[Being a review of Krystal Languell’s Call the Catastrophists*]
Personal anecdote followed by utterly shallow pop-culture reference. Sweeping claim of quality. Comparison to artist from another discipline. Description of content, return to pop-culture reference, return to personal anecdote. End of introduction.
Save These Instructions
Three men were not well and one died but not the one I thought would doesn’t matter now another cascade suddenness literally ashes not only is it possible it’s a fact if one dies then my entire family will which is obvious the next time I get a Google alert with my full name it better not be another obituary if so I will need someone to slowly feed me a handful of candy I will be childlike and difficult.
Extreme situational juxtaposition or incongruity followed by specific details then a short anecdote that brings in another voice or character. Rhetorical question or general statement. Return to specificity from beginning, but with modulation. Surprising use of simile or metaphor, disregard secondary characters in favor of meaningful interiority: idea, image, epiphanic zinger.
Labored explication of first line; labored explication of seventh line; eschewal of remainder of quoted poem. Repetition of first line for effect. Transparent attempt to cover up failed attempt at restatement of sweeping claim (cf. introduction): less grand claim, made with more conviction.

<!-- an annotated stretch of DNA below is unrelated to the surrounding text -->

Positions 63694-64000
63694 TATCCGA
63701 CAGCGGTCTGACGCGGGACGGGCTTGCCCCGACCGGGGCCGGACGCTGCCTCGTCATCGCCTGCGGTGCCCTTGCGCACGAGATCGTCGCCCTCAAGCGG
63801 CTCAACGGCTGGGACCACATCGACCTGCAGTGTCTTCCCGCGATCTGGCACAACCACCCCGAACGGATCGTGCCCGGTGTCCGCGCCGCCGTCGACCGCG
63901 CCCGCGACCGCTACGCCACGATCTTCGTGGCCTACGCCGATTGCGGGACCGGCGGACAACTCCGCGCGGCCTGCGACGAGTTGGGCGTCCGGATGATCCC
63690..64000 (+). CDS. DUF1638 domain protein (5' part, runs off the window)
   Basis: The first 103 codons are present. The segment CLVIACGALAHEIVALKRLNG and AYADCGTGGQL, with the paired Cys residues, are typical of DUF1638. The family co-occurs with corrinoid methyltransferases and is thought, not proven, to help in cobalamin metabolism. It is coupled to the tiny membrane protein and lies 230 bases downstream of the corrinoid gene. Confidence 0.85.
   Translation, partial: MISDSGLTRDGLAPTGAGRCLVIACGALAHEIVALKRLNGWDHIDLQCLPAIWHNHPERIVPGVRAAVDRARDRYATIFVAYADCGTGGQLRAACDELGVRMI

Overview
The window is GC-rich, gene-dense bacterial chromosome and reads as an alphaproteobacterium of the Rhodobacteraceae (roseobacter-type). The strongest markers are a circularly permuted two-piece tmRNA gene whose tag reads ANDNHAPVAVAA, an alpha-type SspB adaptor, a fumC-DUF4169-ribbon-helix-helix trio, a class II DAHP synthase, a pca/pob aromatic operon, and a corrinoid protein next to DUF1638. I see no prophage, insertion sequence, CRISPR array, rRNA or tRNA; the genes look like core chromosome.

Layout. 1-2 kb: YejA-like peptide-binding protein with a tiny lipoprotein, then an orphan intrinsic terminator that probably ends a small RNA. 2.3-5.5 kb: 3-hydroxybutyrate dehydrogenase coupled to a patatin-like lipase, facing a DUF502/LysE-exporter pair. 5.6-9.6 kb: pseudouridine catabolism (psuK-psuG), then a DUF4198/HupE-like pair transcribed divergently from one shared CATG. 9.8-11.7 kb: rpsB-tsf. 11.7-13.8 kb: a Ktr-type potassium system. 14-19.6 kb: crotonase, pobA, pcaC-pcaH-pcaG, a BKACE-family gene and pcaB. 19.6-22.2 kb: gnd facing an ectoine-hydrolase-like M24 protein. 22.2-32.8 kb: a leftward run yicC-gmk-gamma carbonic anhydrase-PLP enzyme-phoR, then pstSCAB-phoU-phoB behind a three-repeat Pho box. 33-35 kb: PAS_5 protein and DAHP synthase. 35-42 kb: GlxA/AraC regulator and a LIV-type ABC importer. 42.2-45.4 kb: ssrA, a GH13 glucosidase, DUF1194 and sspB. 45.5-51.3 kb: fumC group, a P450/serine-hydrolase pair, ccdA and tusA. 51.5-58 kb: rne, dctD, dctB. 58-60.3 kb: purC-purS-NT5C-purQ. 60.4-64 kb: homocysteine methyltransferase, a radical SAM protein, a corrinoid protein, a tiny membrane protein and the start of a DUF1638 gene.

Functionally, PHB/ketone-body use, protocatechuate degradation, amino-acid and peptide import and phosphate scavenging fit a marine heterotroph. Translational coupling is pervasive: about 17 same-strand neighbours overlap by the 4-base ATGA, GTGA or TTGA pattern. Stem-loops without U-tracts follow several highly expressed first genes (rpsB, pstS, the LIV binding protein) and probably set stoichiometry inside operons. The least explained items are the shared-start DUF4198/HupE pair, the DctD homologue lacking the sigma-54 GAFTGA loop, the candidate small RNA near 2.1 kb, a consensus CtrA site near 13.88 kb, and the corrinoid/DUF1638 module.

* A brief epic and we are in a land of Catastrophes: Hungary, Romania; missing Indiana. We’re swallowed in a language
She Doesn’t Understand
A neighbor across the courtyard threw a jar of tomatoes at guests leaving our apartment because locals are day drinkers on their national holidays they don’t like to stay up late in the morning Colin asked me to interpret the last time I was delighted by helping a man doors opened housewives scolded in French as well as if my Nem ertem meant I don’t see the problem rather than I don’t know the words you are using.
It’s interesting to explore the intricacies of this language, we think. There is novelty. Surprise. Horror, too; shadings our own language seems incapable of: “A process occurs when you give up your language and start calling things by new names but there’s not a term for how new phrases infiltrate your reflex it starts with gutturals and when you try to give it up try to back out the primal language dialects but you will understand shouts of surprise from the last place to wipe clean.” But by this point we have crossed the border of Catastrophes into Salvage. What are we making? We end the book with Continuum; those Instructions? They’re here. Not at the end– there’s air there, the lines lose their tangle and possibly some syntax is repaired. (“I understand; sometimes I’m at the zoo, and I am the zoo.”) But close to the end, where they might do some good. Here’s the end:
You’ll want to think the end isn’t your fault. Get organized. Go for a hike. Start a non-profit.
I don’t do that kind of thing, but I’m not the one who wants to live forever.
2 thoughts on “Epiphanic Zinger”
Success! I need this.
Nick: judging from the intersections of our interests, I would agree — you do. There seems to be a lot of focus on how fun the book is (it is), but I think that Languell has something pretty interesting to say about language, too.